This was originally posted on November 23rd, 2021.
It may be due to having not attended an in-person conference last year but on the last day that I attended AAR/SBL 2021, I went to three sessions. Well, maybe four half-sessions is more accurate. Either way, I attended a lot more sessions than I’m prone to do on the final day.
My final day was Monday. I didn’t go downtown or sign on to any sessions today.
In the morning, I heard a couple of papers at the Johannine Literature session. Wil Rogan’s “Echoes of Sinai beyond the Jordan: Ritual Purity and Revelation in the Fourth Gospel” was packed with helpful insights but the two that stood out to me came during his Q&A. I tweeted the following as a reminder:
A couple of insights I want to remember from this paper’s Q&A:
(1) the foot washing = probably not an act of ritual purity but Peter wants to make it one; (2) JtBaptist = like Moses as purifier of Israel (Exod 19:10-11; cf. John 1:14-18).
Rogan suggested that when Peter says in John 13:9 “not just my feet but my hands and my head as well!” that he’s trying to avoid Jesus’ act being one of his master/teacher serving him because that discomforts him; instead he prefers to see Jesus as performing a ritual cleansing. Jesus rejects this move saying to Peter in 13:10, “Those who have had a bath need only to wash their feet; their whole body is clean. And you are clean, though not every one of you.”
Then I heard Lee Douglas Hoffer’s “Jesus’s Obfuscatory Speech and the Motif of Misunderstanding in the Fourth Gospel” where he did a great job presenting Jesus as “the Isaianic agent of Israel’s hardening”. My friend Marc wanted to catch the Qumran/Historical Jesus sessions, so we headed there next to hear most of Yair Furstenberg’s thought-provoking “The Limited Scope of Jewish Law in the Second Temple Period: A Sectarian Perspective”. In essence, if I understood him, he saw Torah-enforcement as being uncommon for most people and that most local courts settled matters under Roman authority. Jesus and Qumran exhibit an alternate path that rejects the courts of the “nations” in favor of an internal, communal system based.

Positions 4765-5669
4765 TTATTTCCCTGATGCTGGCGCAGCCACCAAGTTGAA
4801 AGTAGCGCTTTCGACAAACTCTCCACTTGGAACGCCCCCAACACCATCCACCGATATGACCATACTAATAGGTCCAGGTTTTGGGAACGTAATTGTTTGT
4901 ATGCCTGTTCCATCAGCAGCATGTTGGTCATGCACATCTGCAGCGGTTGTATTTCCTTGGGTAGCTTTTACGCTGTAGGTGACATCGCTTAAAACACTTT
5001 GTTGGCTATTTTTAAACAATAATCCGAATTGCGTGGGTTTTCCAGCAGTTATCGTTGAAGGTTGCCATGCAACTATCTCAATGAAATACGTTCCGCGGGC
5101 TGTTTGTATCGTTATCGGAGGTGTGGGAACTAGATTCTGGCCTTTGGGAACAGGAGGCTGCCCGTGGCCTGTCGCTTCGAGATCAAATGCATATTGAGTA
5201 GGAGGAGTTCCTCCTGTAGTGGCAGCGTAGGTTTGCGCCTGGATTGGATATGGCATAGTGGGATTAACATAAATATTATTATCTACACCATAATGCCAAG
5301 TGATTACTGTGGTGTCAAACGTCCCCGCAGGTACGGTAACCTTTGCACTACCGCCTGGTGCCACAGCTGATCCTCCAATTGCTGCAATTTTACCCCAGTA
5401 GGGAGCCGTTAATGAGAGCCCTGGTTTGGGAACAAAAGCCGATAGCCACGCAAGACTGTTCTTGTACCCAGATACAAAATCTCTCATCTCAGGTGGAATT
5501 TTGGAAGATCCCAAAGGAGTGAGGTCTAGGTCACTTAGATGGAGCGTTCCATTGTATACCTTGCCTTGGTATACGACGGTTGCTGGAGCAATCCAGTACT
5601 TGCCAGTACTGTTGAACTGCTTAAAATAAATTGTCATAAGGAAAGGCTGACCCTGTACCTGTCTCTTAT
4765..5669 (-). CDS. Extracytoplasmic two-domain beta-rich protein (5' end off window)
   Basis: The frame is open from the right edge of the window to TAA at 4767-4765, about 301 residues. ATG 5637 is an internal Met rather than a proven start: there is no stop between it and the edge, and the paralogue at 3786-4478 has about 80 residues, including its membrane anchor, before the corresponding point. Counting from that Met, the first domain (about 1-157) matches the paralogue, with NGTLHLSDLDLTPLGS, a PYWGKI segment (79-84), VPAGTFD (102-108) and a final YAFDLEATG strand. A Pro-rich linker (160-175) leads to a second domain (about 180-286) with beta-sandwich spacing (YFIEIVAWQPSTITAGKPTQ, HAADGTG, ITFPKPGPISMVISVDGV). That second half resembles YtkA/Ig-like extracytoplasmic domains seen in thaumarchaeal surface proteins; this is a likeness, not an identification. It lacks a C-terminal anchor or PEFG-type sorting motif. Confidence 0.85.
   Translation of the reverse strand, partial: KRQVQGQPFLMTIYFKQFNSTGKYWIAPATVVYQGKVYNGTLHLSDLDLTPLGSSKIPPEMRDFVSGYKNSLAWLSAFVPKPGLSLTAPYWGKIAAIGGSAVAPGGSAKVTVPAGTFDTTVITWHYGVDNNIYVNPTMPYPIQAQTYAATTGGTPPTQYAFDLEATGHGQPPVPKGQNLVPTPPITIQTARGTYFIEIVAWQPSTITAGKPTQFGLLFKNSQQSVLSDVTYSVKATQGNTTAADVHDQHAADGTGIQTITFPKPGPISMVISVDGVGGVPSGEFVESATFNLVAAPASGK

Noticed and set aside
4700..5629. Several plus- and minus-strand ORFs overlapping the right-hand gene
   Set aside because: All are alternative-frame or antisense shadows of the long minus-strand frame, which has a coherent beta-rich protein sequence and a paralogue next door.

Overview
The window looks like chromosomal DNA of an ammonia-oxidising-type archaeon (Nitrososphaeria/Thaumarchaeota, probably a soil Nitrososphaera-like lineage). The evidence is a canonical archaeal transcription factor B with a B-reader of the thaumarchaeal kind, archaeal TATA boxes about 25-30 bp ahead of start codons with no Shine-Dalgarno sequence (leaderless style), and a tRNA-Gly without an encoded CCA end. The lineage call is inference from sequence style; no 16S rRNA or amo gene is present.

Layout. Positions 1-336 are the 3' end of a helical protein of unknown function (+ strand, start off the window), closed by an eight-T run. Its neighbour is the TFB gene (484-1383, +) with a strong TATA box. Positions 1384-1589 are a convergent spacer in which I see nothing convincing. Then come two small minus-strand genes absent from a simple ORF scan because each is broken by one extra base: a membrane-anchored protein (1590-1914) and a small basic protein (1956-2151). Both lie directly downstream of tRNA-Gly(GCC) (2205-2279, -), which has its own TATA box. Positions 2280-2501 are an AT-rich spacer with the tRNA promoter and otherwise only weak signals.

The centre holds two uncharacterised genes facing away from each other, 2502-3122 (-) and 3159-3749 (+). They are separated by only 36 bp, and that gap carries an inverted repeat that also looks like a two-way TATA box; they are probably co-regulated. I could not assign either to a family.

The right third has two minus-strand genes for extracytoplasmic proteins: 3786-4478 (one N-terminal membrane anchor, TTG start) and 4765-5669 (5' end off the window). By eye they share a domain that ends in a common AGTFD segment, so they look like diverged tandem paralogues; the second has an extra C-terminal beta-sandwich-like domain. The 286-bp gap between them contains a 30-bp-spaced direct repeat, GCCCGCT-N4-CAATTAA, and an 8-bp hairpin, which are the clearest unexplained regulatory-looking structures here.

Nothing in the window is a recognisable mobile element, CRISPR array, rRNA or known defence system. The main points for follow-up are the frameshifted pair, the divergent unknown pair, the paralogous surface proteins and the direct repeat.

We finished that Qumran/Historical Jesus session with a couple of good papers from Hannah Harrington (“Purity, the Scrolls, and Jesus”) and Jeffery Garcia (“‘Support the Poor’: Charity in the Damascus Document and Matthew’s Gospel as a Case of Mutual Illumination”). Then in the afternoon I mixed wondering the book halls, saying hi to friends, and a paper from the Gospel of Mark session (Josef Sykora’s “Hope for Dogs: The Syrophoenician Woman in Mark 7:24-30 as the Unchosen Who Saves Her Children”) with the presentations from the Racism, Pedagogy, and Biblical Studies panel. My allergies were wicked yesterday, so I didn’t stick around for the subsequent discussion. It was time to go home.
And now my first “in-person” conference since the beginning of the pandemic has come to an end. It was fun and refreshing even if the attendance was thinner and the atmosphere a little strange with us all wearing masks. Hopefully, when we gather in Denver next year, it’ll all feel a little more “normal” (whatever that means now).